Kensington Palace in London has undergone a £12-million transformation and now has a permanent exhibition that sounds like it is worth exploring and is about the life and reign of Queen Victoria through her own words.
“The Archbishop of Canterbury (Dr. Howley) and the Lord Chamberlain (the Marquis of Conyhgham) left Windsor for Kensington Palace, where Princess Victoria had been residing, to inform her of the king’s death. It was two hours after mid. night when they started, and they did not reach Kensington till five o’clock in the morning. They knocked, they rang, they thumped for a considerable time before they could rouse the porter at the gate; they were again kept waiting in the courtyard; then turned into one of the lower rooms, where they seemed to be forgotten by everybody. They rang the bell, and desired that the attendant of the Princess Victoria might be sent to inform her Royal Highness that they requested an audience on business of importance. After another delay, and another ringing to inquire the cause, the attendant was summoned, who stated that the Princess was in such a sweet sleep that she could not venture to disturb her. Then they said, ‘We are come on business of State to the Queen, even her sleep must give way to that.’ It did, and to prove that she did not keep them waiting, in a few moments she came into the room in a loose, white nightgown and shawl; her nightcap thrown off, and her hair falling upon her shoulders, her feet in slippers, tears in her eyes, but perfectly collected and dignified.”
At eleven o’clock that morning the Queen met her first Council at Kensington Palace.
“Never was anything like the first impression she produced, or the chorus of praise and admiration which is raised about her manner and behaviour,” says Mr. Greville in his diary.
“Her extreme youth and inexperience, and the ignorance of the world concerning her, naturally excited intense curiosity to see how she would act on this trying occasion, and there was a considerable assemblage at the Palace, notwithstanding the short notice that was given. The first thing to be done was to teach her her lesson, which for this purpose Melbourne had himself to learn. I gave him the Council papers, and explained all that was to be done, and he went and explained all this to her. He asked her if she would enter the room accompanied by the great officers of State, but she said she would come in alone. When the Lords were assembled, the Lord President (Lord Lansdown) informed them of the king’s death, and suggested, as they were so numerous, that a few should repair to the presence of the Queen and inform her of the event, and that their lordships were assembled in consequence; and accordingly the two royal Dukes” (Cumberland, now King of Hanover, and Sussex) “and the two Archbishops were deputed; the Chancellor and Melbourne went with them. The Queen received them in an adjoining room alone.”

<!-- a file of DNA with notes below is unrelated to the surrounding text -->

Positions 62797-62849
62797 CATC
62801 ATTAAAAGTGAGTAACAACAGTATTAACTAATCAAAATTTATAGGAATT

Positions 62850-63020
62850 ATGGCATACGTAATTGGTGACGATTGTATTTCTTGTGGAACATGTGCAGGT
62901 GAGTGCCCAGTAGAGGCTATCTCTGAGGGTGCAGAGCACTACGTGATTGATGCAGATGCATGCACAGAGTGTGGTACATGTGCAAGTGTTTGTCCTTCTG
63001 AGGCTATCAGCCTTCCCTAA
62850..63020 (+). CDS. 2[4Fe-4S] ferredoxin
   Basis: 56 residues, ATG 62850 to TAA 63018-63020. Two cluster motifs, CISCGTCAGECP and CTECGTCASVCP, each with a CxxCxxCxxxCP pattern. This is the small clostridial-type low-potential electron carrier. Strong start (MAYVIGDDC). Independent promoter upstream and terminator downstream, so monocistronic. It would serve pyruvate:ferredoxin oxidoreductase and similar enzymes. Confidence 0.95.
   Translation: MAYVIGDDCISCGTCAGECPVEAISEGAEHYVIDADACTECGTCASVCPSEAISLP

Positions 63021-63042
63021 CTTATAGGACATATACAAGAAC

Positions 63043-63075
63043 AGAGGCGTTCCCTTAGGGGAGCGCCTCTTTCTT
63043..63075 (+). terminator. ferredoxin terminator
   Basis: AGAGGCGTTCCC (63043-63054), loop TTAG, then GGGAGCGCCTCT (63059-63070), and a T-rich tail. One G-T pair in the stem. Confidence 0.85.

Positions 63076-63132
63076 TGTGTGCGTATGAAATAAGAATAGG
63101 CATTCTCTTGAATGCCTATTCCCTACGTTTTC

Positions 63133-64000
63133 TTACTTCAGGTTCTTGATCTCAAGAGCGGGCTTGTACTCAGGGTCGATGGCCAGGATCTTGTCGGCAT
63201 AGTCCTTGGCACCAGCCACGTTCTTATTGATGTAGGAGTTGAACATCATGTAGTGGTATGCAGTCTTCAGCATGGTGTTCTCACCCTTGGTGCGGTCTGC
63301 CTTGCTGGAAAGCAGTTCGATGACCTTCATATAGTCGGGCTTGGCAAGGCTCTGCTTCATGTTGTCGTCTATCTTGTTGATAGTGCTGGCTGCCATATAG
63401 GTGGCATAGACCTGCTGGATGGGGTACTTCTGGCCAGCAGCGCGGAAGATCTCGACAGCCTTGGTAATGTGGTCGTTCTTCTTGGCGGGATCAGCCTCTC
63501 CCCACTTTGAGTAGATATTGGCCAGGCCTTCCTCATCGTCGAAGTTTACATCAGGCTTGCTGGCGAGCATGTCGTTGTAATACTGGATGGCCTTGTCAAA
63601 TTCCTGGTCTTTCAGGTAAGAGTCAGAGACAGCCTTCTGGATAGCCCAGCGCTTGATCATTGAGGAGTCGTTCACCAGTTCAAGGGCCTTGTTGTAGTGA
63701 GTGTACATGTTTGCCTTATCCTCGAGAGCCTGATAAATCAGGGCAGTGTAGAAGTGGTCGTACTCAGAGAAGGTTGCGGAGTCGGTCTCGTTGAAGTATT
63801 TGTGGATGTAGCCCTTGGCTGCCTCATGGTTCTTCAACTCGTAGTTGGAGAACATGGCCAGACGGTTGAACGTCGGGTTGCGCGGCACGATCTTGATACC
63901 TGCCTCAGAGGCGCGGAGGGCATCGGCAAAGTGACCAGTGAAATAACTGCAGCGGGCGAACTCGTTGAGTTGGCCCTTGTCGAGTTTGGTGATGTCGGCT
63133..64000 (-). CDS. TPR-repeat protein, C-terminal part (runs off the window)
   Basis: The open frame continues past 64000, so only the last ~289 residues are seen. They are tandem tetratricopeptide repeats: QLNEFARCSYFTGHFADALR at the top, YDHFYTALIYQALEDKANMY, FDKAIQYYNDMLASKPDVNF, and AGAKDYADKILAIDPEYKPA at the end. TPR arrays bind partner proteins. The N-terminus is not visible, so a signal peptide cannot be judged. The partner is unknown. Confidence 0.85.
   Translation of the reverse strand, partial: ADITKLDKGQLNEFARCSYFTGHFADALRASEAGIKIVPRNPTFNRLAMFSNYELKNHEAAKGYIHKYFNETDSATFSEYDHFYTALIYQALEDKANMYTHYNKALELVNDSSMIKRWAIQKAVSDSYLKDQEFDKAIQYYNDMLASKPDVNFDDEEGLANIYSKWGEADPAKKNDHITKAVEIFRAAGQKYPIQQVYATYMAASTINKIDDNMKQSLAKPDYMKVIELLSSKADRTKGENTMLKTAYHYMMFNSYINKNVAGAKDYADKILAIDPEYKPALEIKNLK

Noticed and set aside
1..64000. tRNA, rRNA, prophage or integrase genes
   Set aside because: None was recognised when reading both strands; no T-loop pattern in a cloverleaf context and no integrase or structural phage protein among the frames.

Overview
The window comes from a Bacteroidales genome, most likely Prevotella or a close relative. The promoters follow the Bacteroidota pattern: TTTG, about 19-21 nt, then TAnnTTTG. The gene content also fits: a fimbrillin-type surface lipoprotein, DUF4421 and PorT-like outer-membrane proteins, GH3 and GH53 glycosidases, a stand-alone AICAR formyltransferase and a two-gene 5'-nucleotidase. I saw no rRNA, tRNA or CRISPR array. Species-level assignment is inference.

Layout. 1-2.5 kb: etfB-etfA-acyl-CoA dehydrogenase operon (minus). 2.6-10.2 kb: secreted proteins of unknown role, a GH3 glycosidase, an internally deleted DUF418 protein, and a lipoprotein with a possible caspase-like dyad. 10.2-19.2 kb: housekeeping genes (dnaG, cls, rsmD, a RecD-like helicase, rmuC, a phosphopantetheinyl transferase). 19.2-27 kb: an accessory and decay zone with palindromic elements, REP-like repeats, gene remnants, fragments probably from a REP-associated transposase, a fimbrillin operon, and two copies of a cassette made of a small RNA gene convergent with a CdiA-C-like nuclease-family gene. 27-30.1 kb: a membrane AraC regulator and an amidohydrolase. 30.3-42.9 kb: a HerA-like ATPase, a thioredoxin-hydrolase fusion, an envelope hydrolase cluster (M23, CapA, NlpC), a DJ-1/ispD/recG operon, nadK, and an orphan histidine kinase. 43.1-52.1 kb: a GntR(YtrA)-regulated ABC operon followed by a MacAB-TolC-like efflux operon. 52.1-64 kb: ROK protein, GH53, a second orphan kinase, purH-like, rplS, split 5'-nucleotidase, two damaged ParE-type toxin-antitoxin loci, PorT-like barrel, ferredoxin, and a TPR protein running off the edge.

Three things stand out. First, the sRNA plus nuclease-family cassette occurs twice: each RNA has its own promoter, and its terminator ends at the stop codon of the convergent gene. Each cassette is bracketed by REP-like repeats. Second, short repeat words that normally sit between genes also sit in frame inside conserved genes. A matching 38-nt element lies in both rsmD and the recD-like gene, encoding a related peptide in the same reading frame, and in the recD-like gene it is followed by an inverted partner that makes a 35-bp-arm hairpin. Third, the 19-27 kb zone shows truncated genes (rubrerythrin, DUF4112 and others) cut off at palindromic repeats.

“Then the doors were thrown open, and the Queen entered, accompanied by her two uncles. She bowed to the lords, and took her seat, and then read her speech in a clear, distinct, and audible voice, without any appearance of fear or embarrassment.”
“She was quite plainly dressed,” adds Mr. Greville, “and in mourning. After she had read her speech and signed the oath for the security of the Church of Scotland, administered by the Archbishop of Canterbury, the Privy Counsellors were sworn; the two royal dukes first by themselves; and as these old men, her uncles, knelt before her, swearing allegiance and kissing her hand, I saw her blush up to the eyes, as if she felt the contrast between their civil and their natural relations; and this v as the only sign of emotion that she evinced. Her manner to them both was very graceful and engaging; she kissed them both, and rose from her chair and moved towards the Duke of Sussex, who was furthest from her, and too infirm to reach her. She seemed rather bewildered at the multitude of men who were sworn, and who came one after the other to kiss her hand; but she did not speak to anybody, nor did she make the slightest difference in her manner, or show any in her countenance to any individual of any rank, station, or party.”
Thus ended the first Council of Queen Victoria in the old Palace of Kensington. Diary of a Lady of Quality by Frances Williams Wynn
The exhibition will tell us about Queen Victoria’s first day as Queen at Kensington Palace (see above) and her romance with Prince Albert, their family life and Prince Albert’s involvement in the 1851 Great Exhibition.
The childhood rooms where Princess Victoria lived will include paintings by Franz Xaver Winterhalter and Sir Edwin Landseer and the gifts that Queen Victoria exchanged with Prince Albert during their engagement in 1839.
The grand wedding dress, jewellery and other personal objects will also be on display.
If you have children like myself there is a dressing-up clothes, interactive displays for young visitors and replica Victorian toys on display.
On top of this there is a temporary exhibition which focuses on Queen Victoria’s Diamond Jubilee. The exhibition simply called ‘Jubilee’ will focus on the procession though London on 22 June 1897 when the Queen, members of the royal family and soldiers from around the world paraded to a service of thanksgiving at St Paul’s Cathedral.